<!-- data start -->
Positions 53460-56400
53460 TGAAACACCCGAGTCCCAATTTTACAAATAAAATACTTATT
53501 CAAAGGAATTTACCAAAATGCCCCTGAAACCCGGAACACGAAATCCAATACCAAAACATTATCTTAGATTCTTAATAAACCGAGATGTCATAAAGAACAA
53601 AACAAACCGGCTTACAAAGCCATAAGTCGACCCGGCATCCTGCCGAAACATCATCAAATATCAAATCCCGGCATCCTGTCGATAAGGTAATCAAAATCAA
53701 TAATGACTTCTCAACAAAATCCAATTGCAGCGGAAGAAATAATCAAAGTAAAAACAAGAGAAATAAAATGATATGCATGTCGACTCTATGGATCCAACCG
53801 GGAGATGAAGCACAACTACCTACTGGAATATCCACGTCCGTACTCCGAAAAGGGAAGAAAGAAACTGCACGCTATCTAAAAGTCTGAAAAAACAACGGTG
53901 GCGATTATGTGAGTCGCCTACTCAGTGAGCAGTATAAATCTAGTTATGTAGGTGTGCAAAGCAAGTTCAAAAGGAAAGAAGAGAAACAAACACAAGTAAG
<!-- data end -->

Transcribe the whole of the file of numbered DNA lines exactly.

Positions 53460-56400
53460 TGAAACACCCGAGTCCCAATTTTACAAATAAAATACTTATT
53501 CAAAGGAATTTACCAAAATGCCCCTGAAACCCGGAACACGAAATCCAATACCAAAACATTATCTTAGATTCTTAATAAACCGAGATGTCATAAAGAACAA
53601 AACAAACCGGCTTACAAAGCCATAAGTCGACCCGGCATCCTGCCGAAACATCATCAAATATCAAATCCCGGCATCCTGTCGATAAGGTAATCAAAATCAA
53701 TAATGACTTCTCAACAAAATCCAATTGCAGCGGAAGAAATAATCAAAGTAAAAACAAGAGAAATAAAATGATATGCATGTCGACTCTATGGATCCAACCG
53801 GGAGATGAAGCACAACTACCTACTGGAATATCCACGTCCGTACTCCGAAAAGGGAAGAAAGAAACTGCACGCTATCTAAAAGTCTGAAAAAACAACGGTG
53901 GCGATTATGTGAGTCGCCTACTCAGTGAGCAGTATAAATCTAGTTATGTAGGTGTGCAAAGCAAGTTCAAAAGGAAAGAAGAGAAACAAACACAAGTAAG